Apart from the endoscopist, moderate sedation can be administered by the anaesthetist as well. In fact, the administration and monitoring of patients under moderate sedation is part of the curriculum for the training of anaesthesiology. Although the risk for mortality and other adverse events are less when compared to general anaesthesia, there is still a definite risk of over-sedation leading to hypoventilation and hypoxaemia. In addition, some of the agents used in moderate sedation can cause hypotension or bradycardia, leading to increased risk of stroke and acute myocardial infarction especially in patients with significant relevant comorbidities. As a result of adverse outcomes due to sedation, the Ministry of Health in Singapore commissioned the Academy of Medicine, Singapore (AMS) to provide guidelines on safe sedation practice for non-anaesthesiologists in medical clinics, stand-alone ambulatory surgical centres and stand-alone endoscopy suites in Singapore. This guideline was published on 19 May 2014 and recently updated in July 2021. This guideline formed the basis of many of our current practices in the administration of moderate sedation.1 The guideline outlines the need for pre-sedation assessment and to consider the engagement of an anaesthesiologist should the risk be high and/or the procedure is expected to be prolonged. The American Society of Anesthesiologists (ASA) score was recommended and airway assessment was also included so as to anticipate difficulty in securing definitive airway should the need arise. These pre-sedation assessments aimed at detecting patients with the highest risk for moderate sedation so that additional resources, e.g. an anaesthetist, can be channelled to these patients. For the patients without high risks for moderate sedation, the endoscopist and the endoscopic nurse, trained in the administration and monitoring of moderate sedation, will suffice. This is to ensure that the cost of endoscopic examination remained affordable while balancing the risk of adverse events.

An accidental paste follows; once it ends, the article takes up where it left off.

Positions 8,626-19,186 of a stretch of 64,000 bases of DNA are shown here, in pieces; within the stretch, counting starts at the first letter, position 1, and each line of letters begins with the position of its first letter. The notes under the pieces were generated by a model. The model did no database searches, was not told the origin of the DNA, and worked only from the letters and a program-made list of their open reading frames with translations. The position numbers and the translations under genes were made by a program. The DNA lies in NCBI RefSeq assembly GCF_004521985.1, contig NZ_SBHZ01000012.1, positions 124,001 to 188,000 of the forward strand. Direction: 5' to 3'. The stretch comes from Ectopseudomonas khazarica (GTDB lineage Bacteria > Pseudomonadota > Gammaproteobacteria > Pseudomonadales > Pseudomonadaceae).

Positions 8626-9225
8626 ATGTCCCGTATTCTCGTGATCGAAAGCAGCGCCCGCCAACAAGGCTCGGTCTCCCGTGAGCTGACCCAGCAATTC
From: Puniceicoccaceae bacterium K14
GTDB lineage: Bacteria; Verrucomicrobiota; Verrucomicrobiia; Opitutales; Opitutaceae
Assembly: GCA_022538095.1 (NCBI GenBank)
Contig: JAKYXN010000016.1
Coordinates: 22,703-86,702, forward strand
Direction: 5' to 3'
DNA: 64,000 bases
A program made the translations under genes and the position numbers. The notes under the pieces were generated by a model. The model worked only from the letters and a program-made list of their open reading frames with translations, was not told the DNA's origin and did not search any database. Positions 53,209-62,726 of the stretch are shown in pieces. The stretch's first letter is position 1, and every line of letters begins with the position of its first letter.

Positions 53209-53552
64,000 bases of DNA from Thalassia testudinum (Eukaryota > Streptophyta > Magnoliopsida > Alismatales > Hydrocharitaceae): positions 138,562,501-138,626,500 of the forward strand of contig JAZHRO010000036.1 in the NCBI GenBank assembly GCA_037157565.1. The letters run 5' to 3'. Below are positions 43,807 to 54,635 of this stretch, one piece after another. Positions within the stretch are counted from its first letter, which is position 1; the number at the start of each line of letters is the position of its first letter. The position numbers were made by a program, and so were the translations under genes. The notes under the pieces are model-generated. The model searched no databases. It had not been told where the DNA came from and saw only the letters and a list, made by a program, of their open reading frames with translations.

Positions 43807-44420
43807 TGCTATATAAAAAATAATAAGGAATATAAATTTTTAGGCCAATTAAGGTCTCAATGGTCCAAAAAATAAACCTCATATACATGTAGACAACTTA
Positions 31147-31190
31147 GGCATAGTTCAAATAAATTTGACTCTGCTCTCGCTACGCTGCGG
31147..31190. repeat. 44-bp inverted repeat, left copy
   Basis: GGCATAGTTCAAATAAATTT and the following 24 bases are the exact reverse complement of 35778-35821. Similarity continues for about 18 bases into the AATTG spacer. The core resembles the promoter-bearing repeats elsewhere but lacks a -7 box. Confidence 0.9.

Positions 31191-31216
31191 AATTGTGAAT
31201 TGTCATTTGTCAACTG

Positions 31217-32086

The guideline on moderate sedation published by AMS in 2014 specifically mentioned the use of propofol separately from other agents used for moderate sedation. The 2014 guideline recommended that propofol must be administered by an anaesthesiologist. This is because the experience with the use of propofol then for endoscopic procedures was limited and there was no reversal agent if a patient is over-sedated with propofol. In addition, propofol has a narrow therapeutic window, magnifying the risk of over-sedation and hypoventilation. However, propofol has significant pharmacological advantages over benzodiazepines. Unlike benzodiazepines, propofol is short-acting and does not have active metabolites that prolong the sedative effects after the endoscopic examination. Patient who received propofol for sedation recover more rapidly compared to those who received benzodiazepines. This study also showed that a nurse as a trained sedationist can effectively and safely administer the propofol and monitor the patient adequately.2 With these data on propofol,3-6 endoscopists in Singapore have also started using propofol as an agent for moderate sedation. These procedures are performed in endoscopy suites in the hospital setting where appropriate facilities and adequate manpower are available. The experience by many local endoscopists in Singapore mirrors that described in the reports in Western endoscopic centres.